election, thereby making it difficult for governors to represent the full community.

The hollowing out of membership has been exacerbated by the Health and Social Care Act 2012, which required certain decisions to be authorised by governors, rather than members. While the act could have strengthened the position of members, in fact it did the opposite by requiring changes to the constitution to be approved by the governors (and directors). Previously trusts could choose for constitutional changes to be approved by their members. Public benefit corporations are now different in this respect from all other corporate bodies requiring governors to approve a range of other decisions including “significant transactions”, mergers and acquisitions, and taking on or substantially increasing the amount of private work.

The act introduces for the first time a requirement for an annual meeting of its members. Whilst in principle this is a good thing, it does not really enhance the position of members because

  • The annual meeting has to be open to members of the public, so membership of the trust does not give anything additional.
  • Members themselves have no rights in a Foundation Trust other than the right to vote in elections of governors. By comparison, members of a company (shareholders), who similarly have the right to attend the annual meeting, have a number of other substantial legal rights such as the power to remove directors. This makes their right to attend the AGM and ask questions rather more substantial than the equivalent for members of the Foundation Trust.

In summary, of the three core features of co-operative membership (information, voice and representation), members of an NHS Foundation Trust have representation, but patchy information and no voice as members. The role of members is therefore minimal, and membership a relatively unattractive proposition. There is therefore no real sense of “community ownership” of a trust. This either leads to an ownership deficit, or the feeling that the governors are somehow the members.

Eight actions to strengthen membership as a form of community governance

In order to address the fact that members have representation but lack a voice, I am making an eight point set of recommendations that form a democratic membership agenda for Foundation Trusts, in line with the original spirit of the model:


  1. Ensure that members have a voice in ownership and governance arrangements, and, create the opportunity for more pro-active engagement with members and communities.
  2. Develop practices at the grass-roots level to reinforce  communication between members and governors,  including access to elected governors, some right of approach and dialogue, and, the ability to require feedback and updates. This will help to ensure that governors are accountable and will compel them to engage with members and the local community.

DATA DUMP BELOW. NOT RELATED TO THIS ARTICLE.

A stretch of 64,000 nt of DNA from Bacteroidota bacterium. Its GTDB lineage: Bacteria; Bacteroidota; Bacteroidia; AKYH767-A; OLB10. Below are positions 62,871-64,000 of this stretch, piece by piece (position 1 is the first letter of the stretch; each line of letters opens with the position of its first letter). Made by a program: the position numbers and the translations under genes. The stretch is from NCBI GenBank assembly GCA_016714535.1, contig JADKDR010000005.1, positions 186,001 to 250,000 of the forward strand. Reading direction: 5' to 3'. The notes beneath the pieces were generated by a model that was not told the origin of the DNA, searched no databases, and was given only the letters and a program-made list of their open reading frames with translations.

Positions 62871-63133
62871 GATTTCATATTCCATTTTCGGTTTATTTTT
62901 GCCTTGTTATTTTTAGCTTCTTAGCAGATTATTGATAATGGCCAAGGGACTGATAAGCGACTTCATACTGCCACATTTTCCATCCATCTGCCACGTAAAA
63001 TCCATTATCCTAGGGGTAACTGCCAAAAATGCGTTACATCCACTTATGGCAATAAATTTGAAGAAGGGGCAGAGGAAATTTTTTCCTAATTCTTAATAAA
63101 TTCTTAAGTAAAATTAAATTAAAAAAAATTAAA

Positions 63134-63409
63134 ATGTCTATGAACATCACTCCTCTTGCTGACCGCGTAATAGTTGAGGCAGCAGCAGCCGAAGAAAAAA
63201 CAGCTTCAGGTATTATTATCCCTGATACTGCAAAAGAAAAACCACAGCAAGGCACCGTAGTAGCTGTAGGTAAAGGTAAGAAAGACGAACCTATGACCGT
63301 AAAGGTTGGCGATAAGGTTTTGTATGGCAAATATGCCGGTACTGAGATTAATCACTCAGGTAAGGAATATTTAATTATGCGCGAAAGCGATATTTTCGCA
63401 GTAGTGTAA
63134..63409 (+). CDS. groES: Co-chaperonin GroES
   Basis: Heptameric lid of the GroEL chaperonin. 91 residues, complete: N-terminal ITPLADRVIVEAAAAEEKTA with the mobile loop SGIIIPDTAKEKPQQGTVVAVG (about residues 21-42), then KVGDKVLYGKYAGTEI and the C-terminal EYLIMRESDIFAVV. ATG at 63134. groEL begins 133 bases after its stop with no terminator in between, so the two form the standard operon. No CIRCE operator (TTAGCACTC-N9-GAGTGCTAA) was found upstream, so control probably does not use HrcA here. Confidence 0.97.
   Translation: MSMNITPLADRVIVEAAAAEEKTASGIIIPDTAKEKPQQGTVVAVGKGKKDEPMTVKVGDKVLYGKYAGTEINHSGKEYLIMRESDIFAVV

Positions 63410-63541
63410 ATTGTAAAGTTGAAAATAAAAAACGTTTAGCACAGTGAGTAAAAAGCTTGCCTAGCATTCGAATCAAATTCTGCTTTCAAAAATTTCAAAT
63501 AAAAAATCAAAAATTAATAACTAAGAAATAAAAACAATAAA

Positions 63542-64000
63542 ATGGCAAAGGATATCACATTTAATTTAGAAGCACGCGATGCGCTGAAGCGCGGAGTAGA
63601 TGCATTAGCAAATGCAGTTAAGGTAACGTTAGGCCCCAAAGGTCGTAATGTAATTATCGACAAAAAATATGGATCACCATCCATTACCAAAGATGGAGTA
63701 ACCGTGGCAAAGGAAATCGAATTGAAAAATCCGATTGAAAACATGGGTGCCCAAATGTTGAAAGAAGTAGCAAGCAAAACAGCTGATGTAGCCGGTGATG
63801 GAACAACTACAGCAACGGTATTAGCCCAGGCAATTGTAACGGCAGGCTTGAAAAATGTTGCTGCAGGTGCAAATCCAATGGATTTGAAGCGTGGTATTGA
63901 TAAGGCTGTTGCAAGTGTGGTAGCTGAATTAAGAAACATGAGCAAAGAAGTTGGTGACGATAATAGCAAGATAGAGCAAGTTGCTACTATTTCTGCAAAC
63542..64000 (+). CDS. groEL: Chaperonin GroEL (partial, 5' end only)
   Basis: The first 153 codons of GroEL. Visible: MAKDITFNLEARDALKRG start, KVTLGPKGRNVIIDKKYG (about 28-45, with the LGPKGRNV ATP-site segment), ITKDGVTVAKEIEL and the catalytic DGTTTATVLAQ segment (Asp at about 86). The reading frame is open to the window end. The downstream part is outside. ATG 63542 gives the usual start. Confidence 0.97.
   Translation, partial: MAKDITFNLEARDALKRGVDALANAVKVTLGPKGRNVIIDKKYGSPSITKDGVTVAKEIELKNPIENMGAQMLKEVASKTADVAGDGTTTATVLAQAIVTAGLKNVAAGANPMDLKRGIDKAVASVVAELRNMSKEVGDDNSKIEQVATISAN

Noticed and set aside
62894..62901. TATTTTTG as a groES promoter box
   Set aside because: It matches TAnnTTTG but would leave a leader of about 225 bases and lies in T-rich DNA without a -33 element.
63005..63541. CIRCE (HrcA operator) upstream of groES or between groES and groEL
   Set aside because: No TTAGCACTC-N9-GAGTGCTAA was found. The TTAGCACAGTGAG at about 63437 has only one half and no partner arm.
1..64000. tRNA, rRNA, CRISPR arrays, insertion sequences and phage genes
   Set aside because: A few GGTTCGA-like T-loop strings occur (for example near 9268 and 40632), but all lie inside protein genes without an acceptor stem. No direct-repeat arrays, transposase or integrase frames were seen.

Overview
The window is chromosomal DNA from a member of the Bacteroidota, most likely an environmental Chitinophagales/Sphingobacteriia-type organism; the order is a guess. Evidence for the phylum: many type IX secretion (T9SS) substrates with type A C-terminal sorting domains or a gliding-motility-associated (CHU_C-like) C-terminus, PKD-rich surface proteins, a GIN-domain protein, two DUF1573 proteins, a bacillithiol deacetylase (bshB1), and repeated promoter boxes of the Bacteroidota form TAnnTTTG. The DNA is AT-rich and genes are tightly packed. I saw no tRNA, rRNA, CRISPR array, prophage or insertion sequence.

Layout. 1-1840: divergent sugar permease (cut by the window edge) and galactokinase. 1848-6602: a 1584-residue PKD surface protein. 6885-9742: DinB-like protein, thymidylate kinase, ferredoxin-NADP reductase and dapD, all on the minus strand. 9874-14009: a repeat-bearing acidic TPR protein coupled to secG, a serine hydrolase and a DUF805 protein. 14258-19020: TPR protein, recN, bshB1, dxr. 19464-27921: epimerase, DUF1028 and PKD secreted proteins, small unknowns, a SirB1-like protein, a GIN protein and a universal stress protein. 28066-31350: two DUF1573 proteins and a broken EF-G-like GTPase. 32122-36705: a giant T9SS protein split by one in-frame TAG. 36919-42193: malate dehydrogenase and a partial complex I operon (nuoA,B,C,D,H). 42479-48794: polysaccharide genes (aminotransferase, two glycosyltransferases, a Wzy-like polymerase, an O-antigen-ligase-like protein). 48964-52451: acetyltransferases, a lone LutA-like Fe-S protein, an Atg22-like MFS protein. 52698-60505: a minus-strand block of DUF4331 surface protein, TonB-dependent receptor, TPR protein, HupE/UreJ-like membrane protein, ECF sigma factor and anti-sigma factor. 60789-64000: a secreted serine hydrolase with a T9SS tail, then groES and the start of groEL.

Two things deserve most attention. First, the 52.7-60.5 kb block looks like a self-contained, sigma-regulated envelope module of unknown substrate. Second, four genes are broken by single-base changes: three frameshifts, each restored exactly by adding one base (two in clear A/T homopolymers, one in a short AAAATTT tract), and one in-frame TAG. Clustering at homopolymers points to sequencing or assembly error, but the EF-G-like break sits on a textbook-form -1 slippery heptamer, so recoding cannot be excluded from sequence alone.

3. Review whether members should be included in the decisions currently under the control of governors.
  4. Insist that governors have dialogue with members on the issues upon which the Health and Social Care Act now requires them to decide, and, possibly other issues such as executive pay and patient safety too.
  5. Require Foundation Trusts to publish clear forward plans to members so that people know what is coming up.
  6. Through relevant regulatory and inspection frameworks, encourage Foundation Trusts to engage with their local communities via the AGM and other member or public events on decisions that their governors are likely to have to make in the future. When Governors do have to make a decision, they should do so as representatives of their community who are responding to their communities’ wishes, rather than on their own gut-response.
  7. Take other steps to create a greater sense of ownership. These could include consideration of measures such as the requirement for two-way dialogue, responsibility around health promotion, and, escalated complaints and feedback, as well as closer connections around
    membership with the operations of HealthWatch.
  8. Engage employees more systematically as members, for example through its own constituency, following the example of the co-operative Rochdale Borough-Wide Housing. NHS staff have a stake in and can make a vital contribution to the success of any Foundation Trust.

Increasing and improving the role of members through representation and engagement will help to increase accountability, ensure that healthcare provision works for the area, and, recognises the importance of community to cost-effective and inclusive health development in years to come.

The SHA produced a discussion document on Foundation Trusts in 2010 which also contained proposals to improve accountability, involvement and democracy.